1.5 Unfortunately this advice has not been heeded to any great extent. Australian firms have missed the boat on a range of opportunities in South America especially in Brazil as that country sought to modernise its economy and develop its infrastructure.
1.6 In 1996 the Senate Committee followed up on its earlier report and reviewed the state of the air links between Australia and Latin America.2 In its 1992 report the Committee had recommended that among other things consideration be given to improving the frequency of air services and the cost of air services and the ease of connections between Australia and Latin America.
1.7 The Senate Committee made 6 recommendations and its first recommendation was that:
the Australian Government recognise that the opportunities for increasing business activity and investment in Latin America are very significant and that every effort should be made to remove obstacles for potential growth. Further, the Committee recommends that the Government accept the view put forward by a variety of interests that inadequate air links are a major impediment to growth and believes that more frequent services would be a significant means of stimulating further commercial activity between Australia and Latin America.3
1.8 A number of initiatives have been taken since the report including the November 1998 launch by Qantas of direct services to Argentina and reciprocal code share services with Aerolineas Argentinas to Buenos Aires and with Lan Chile to Santiago.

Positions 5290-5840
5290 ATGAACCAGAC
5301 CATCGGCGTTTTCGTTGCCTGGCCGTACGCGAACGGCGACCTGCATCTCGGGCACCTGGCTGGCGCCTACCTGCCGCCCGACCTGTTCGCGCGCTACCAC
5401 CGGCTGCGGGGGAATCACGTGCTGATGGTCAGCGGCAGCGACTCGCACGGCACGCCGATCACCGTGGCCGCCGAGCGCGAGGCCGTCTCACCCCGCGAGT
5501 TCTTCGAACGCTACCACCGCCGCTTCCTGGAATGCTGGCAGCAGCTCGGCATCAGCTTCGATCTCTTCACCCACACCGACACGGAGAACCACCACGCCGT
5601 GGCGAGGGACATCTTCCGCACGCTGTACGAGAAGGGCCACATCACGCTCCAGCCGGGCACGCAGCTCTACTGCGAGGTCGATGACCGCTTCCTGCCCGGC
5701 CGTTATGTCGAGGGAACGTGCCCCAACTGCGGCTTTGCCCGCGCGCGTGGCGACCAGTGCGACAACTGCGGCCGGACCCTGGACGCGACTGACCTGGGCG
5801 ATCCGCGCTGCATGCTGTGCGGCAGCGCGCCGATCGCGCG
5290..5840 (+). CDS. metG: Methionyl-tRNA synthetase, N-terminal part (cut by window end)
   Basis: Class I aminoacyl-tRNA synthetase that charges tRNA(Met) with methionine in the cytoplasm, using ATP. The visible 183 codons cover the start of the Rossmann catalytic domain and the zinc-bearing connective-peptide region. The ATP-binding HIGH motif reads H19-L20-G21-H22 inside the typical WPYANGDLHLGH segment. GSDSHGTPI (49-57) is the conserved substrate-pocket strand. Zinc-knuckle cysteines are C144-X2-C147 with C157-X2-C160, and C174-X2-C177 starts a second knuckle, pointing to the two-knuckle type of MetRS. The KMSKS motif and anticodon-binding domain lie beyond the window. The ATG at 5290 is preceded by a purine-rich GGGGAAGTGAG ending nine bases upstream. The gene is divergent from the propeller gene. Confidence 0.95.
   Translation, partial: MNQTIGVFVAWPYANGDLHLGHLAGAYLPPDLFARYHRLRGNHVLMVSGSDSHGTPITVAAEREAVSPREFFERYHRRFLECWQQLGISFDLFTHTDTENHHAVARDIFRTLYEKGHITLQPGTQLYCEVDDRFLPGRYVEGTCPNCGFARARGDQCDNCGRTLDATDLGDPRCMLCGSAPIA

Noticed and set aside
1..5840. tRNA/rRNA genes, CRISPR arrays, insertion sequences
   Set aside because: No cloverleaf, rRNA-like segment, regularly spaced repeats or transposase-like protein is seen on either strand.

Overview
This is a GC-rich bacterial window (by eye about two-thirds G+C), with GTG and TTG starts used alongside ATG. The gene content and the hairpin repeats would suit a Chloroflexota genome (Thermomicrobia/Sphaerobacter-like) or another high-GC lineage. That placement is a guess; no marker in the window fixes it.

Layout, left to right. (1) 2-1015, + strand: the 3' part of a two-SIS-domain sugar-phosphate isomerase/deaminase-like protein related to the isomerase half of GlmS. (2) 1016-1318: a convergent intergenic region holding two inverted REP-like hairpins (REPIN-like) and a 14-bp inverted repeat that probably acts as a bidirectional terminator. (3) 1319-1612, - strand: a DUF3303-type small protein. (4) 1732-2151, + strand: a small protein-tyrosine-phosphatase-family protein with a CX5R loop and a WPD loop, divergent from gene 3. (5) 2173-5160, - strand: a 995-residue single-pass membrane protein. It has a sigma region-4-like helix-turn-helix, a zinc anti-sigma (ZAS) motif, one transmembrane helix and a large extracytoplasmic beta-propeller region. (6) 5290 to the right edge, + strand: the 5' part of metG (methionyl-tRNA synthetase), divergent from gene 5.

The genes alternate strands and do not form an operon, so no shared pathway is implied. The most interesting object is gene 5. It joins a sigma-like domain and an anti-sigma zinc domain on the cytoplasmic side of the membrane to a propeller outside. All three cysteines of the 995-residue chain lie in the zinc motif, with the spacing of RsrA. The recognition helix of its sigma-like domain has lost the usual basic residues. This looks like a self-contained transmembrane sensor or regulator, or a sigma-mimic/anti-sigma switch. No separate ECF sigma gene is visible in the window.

1.9 In February 1997 the Federal Government launched the first of its annual Trade Outcomes and Objectives Statements (TOOS'97) with the latest, TOOS 2000, being tabled in the Federal Parliament in March this year. The TOOS establishes priorities for Australia's trade policies and provides benchmarks against which to measure performance. It identifies significant opportunities and barriers in both selected major and emerging markets. The different markets are dealt with over a two-year cycle with market reports being provided in the second year.
1.10 The South American markets of Chile and the Mercosur countries were profiled as emerging markets of importance in TOOS'97.4 The progress/outcomes achieved on the priority objectives set for both emerging markets were outlined in TOOS'99 along with new priority objectives for 1999/2000.
1.11 Furthermore the importance of South America as a region for trade and investment opportunities is again reflected in TOOS 2000 with the listing of Peru as an important emerging market. It is seen as having considerable potential for Australian exporters in the medium term.
1.12 The former Deputy Prime Minister and Minister
for Trade, the Hon Tim Fischer, MP, worked tirelessly in promoting Australian
exporters and their skills and expertise on the world stage. He recognised